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Aluminum giant Alcoa (AA) reported second-quarter earnings that were slightly better than expected on Monday. Analysts had expected the company to earn $0.05 per share for the period, but the company earned $0.06 on revenue that beat consensus numbers, too, coming in at $5.96 billion. The firm also generated $246 million in free cash flow. Though we think shares are fairly valued, we continue to be impressed with the firm's ability to navigate challenging macroeconomic circumstances, and we think Alcoa's end market performance translates positively to other industries.

Year-over-year aluminum prices fell 18% and prices fell 4% sequentially, which negatively impacted both the top line as well as profitability. Alcoa continues to reduce capacity and improve efficiency, which should help lower the firm's profitability hurdle. Mid and downstream operations continue to be profitable for the firm, with its Engineered Products and Solutions segment posting a record operating margin of 19.9% in the second quarter. On the other hand, the Primary Metals segment swung to a loss, primarily due to weak aluminum pricing.

In spite of the large drop in aluminum prices, demand in several key end markets remains strong. Alcoa's aerospace segment is still expected to grow 13-14% for the year. CEO Klaus Kleinfeld noted that Boeing (BA) and Airbus (OTCPK:EADSY) have enormous backlogs that will continue to fuel growth going forward. We also think this bodes well for supply chain and components makers like EDAC Technologies (EDAC), Astronics (ATRO) and Precision Castparts (PCP). All three names are held in the portfolio of our Best Ideas Newsletter. We're huge fans of EDAC's future profit growth potential, given the massive recent increases in its backlog as the chart shows below:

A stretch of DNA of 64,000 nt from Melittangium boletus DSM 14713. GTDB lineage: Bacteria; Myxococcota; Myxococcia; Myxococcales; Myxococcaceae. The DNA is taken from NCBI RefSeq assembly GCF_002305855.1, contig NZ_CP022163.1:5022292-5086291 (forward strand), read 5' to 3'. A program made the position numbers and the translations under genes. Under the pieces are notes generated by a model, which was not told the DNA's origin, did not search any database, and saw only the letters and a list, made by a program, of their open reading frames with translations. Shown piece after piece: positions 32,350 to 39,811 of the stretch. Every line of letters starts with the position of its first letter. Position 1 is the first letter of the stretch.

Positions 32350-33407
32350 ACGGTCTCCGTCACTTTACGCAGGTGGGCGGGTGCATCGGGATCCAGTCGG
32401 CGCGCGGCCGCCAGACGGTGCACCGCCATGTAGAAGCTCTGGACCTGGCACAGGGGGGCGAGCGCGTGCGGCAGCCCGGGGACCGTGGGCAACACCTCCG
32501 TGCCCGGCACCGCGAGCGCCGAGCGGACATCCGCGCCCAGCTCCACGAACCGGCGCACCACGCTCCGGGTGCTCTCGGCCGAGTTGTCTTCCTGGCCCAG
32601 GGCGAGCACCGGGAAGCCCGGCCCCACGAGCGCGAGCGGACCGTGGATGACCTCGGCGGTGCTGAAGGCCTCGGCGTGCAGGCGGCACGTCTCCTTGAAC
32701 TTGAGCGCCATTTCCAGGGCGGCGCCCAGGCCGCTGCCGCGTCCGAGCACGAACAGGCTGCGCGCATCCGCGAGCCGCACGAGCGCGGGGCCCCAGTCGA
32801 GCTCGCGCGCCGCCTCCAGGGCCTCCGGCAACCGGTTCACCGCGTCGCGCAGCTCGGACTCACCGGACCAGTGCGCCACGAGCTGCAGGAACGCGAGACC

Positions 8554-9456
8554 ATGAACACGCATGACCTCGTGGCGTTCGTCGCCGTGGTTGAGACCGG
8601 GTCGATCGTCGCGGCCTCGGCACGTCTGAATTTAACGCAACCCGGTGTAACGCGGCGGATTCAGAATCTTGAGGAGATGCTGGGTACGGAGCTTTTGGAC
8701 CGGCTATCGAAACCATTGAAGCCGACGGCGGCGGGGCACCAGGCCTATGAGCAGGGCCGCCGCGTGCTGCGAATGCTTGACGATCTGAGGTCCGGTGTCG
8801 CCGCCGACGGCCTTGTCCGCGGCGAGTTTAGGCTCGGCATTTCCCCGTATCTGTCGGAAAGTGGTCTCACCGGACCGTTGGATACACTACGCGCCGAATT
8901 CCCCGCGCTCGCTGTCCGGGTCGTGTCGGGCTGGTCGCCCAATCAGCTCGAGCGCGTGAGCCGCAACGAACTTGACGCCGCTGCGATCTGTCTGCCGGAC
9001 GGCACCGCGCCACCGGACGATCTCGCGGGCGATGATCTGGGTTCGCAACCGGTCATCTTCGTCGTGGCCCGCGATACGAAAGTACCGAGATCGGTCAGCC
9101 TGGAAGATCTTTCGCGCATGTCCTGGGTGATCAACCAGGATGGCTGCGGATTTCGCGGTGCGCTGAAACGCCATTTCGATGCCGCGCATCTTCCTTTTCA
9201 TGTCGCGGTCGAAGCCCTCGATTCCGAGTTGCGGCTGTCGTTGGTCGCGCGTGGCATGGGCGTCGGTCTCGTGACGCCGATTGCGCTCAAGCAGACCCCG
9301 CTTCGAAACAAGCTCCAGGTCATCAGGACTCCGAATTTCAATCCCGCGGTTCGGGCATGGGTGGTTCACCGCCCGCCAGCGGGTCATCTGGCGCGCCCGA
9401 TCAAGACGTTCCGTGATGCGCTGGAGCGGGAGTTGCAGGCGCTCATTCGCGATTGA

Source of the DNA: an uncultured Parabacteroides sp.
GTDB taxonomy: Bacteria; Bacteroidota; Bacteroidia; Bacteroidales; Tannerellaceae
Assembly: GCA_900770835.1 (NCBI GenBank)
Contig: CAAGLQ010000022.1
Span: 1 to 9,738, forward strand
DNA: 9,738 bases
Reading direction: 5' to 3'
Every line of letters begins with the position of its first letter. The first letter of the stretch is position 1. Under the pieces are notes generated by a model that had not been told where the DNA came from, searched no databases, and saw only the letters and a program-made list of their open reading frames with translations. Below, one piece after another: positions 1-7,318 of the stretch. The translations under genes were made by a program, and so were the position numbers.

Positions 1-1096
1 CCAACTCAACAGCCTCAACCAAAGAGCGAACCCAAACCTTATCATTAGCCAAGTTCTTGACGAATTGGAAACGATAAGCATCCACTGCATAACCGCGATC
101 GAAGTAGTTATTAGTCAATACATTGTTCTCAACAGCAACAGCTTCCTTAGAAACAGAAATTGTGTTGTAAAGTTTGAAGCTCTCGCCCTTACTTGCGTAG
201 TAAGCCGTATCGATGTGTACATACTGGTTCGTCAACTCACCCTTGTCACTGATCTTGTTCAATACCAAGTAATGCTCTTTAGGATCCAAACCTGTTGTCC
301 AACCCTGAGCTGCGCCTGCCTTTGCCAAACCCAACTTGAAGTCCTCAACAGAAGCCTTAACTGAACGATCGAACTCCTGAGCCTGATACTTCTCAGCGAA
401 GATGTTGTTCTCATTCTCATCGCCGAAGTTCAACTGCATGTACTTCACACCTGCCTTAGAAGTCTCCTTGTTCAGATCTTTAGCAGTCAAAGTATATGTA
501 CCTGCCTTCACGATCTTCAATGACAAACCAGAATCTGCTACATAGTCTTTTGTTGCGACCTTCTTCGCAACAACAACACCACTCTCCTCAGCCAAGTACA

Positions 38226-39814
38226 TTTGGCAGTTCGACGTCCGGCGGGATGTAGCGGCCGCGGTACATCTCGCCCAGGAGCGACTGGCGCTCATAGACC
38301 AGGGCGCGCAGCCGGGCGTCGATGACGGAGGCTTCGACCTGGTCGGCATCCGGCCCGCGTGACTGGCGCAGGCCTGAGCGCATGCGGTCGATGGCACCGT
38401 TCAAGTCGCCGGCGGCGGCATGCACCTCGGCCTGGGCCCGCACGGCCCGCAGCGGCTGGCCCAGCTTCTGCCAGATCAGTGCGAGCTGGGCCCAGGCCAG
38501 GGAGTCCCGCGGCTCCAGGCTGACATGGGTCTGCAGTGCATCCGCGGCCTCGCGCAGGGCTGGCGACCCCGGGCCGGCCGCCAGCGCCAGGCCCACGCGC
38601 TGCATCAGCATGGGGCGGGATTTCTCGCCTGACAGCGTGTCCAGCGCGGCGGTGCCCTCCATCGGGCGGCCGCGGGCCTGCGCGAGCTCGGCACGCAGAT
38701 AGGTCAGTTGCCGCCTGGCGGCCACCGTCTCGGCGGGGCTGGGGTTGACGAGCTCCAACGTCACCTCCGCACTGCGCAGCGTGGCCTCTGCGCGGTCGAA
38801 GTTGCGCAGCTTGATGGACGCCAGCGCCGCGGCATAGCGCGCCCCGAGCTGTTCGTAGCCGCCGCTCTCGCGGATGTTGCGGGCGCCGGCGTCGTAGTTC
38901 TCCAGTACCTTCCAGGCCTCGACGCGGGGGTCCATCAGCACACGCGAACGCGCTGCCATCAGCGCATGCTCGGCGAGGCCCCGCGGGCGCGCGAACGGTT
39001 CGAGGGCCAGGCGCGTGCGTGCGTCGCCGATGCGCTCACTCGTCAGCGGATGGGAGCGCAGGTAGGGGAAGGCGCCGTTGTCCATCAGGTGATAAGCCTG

Image Source: EDAC Technologies

Additionally, Alcoa CEO Kleinfeld noted that the firm is increasing its outlook for its automotive segment. Alcoa expects the total segment to grow 4-8%, up from its previous outlook of 3-7%. Notably, this growth pace considers a -4 to -9% impact from Europe and a 10-14% positive impact from North America. This reflects positively on the US auto industry, and Alcoa specifically pointed to strong demand from one of our best ideas, Ford (F). Further, management acknowledged solid growth in heavy trucks as the refresh cycle will need to surface eventually.

Although Europe continues to be weak, Alcoa's results demonstrate that pockets of the economy remain robust, particularly aerospace and North American automotive. Further, Kleinfeld articulated that aluminum is not necessarily appropriately priced at current levels. The firm believes the commodity has been priced in harmony with other commodities, but that strong demand (Alcoa predicts up 7% for the year) and improved supply should ultimately lead to firmer prices that would benefit Alcoa.

Nevertheless, we think Alcoa is fairly valued. If shares dipped below $8, the low-end of our fair value range, we could become more interested. However, we generally do not like to invest in a company when its profitability is fully dependent on just one commodity and the price of that commodity is extremely volatile. The company also registers a poor score on our stock-selection methodology, the Valuentum Buying Index.

Disclosure: Firms mentioned in the article above may be included in our actively-managed portfolios.

Source: Alcoa Beats Estimates But We Don't Like The Stock